Initially, there's the awkward grumble-grumble of "let's see what this is all about" crowd immersion. A holding pen with three giant flat-screen monitors overhead makes it even less appealing. On one screen, a hot guy who might be a Jewish carpenter minus the carpenter part gets overexcited about nothing, eventually volleying his acting chops over to a brunette lady tragedy on another screen. Her Botox severity simply screams, "I should have gotten that Lexus of Orlando commercial. Was it my face?" On the screen in between them, the gray ghost of a dead Santa (or some variation on the Snow Miser) mediates their troubles, none of which can be made out by the gathering throng. Oh, Orlando.

"I wonder if I'm supposed to understand what they're saying," my mother wonders aloud. "Because I don't."

"You aren't," I hurry things along, because it's starting to get cold and there are no words.

Inside, where the temperature is advertised to be 9 degrees ("Not 6?" my mother separates), we're fitted with knee-length, hooded blue parkas by underpaid minions and effectively shorn of our identities.

"Be nice to Ice!" a sign reads, ridiculously. "Thank you for not touching, licking or sitting on the Ice!"

"Annnnnd, thank you for not touching, licking or sitting on my …," my nervous hatch battens itself.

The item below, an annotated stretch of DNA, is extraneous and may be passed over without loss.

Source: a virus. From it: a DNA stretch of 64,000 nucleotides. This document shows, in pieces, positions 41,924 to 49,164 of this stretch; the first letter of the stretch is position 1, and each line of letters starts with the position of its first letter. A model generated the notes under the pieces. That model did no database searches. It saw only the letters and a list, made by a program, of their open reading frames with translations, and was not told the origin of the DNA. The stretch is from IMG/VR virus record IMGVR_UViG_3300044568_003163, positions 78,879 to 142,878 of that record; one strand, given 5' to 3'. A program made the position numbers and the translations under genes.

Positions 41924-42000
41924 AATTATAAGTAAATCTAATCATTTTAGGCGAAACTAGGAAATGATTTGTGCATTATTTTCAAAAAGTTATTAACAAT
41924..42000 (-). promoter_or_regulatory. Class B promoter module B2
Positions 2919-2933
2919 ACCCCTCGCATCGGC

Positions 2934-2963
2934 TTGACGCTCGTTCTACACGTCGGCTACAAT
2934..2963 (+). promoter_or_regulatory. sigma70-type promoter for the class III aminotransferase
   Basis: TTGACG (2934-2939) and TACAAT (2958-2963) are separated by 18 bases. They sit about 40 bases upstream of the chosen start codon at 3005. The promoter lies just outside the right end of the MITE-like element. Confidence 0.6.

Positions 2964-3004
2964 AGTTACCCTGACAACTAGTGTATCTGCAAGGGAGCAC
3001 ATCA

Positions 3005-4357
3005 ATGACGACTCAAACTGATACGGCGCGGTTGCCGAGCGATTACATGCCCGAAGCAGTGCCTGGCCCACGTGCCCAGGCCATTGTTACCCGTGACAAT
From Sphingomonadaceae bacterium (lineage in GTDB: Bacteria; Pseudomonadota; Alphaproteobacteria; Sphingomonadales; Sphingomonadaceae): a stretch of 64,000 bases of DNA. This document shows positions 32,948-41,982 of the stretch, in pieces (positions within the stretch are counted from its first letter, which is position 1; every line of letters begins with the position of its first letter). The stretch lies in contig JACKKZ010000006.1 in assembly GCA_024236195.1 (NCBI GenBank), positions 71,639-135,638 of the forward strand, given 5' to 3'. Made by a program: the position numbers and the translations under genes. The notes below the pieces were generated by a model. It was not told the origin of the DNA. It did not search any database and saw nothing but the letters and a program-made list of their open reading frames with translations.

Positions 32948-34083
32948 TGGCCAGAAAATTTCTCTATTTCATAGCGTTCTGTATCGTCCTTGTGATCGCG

I wish I could say that once the enormity of the climate shock and mob-moving technicalities wore off, a shimmering palace of beauty and satisfaction revealed itself, well-worn familial bonds strengthening and flourishing in the brushes of loving shoulder to loving shoulder as each worked its way through the maze with a common purpose, but I can't. Yes, I love my mother, my stepfather as well, but a numb nose and blue lips won't do anything to improve on all of that. So I just play along.

"How do you think they got the color into all of those sculptures?" My mother's amazement makes me want to be a father, somehow.

"Food coloring." I ruin everything because I always do.

We pass the Ice! slide without anybody even making a motion that we endure its 3-foot-high, 20-foot-long, push-your-kid slope and end up frozen in some kind of transparent and cold Nativity scene.

"So this is it," I shiver on my mother's shoulder. "This is dying."

Over dinner, I'll do my usual bean-spilling about every frayed nerve being featured in this year's self-defeating line of hair shirts — "My life is much harder than you might think," etc. — and they'll nod along, saints so unabashedly proud of me that I'll think of myself as the little boy in that Christmas photo from 1977, dressed as a little angel with his arms stretched out, frozen in their minds like that forever. There is something to this.

"We're just so glad that you're taking better care of yourself, and that you seem so much happier," my stepfather says into my ear as he hugs me goodbye.

And on I-4 on the way back home, weaving through fresh bits of candy-colored fiberglass and plastic from crashed bumpers, it doesn't feel like such a calamity at all. These are the things that you get through when you're on the road, when you're going somewhere. Veins may be blue, but there's red inside.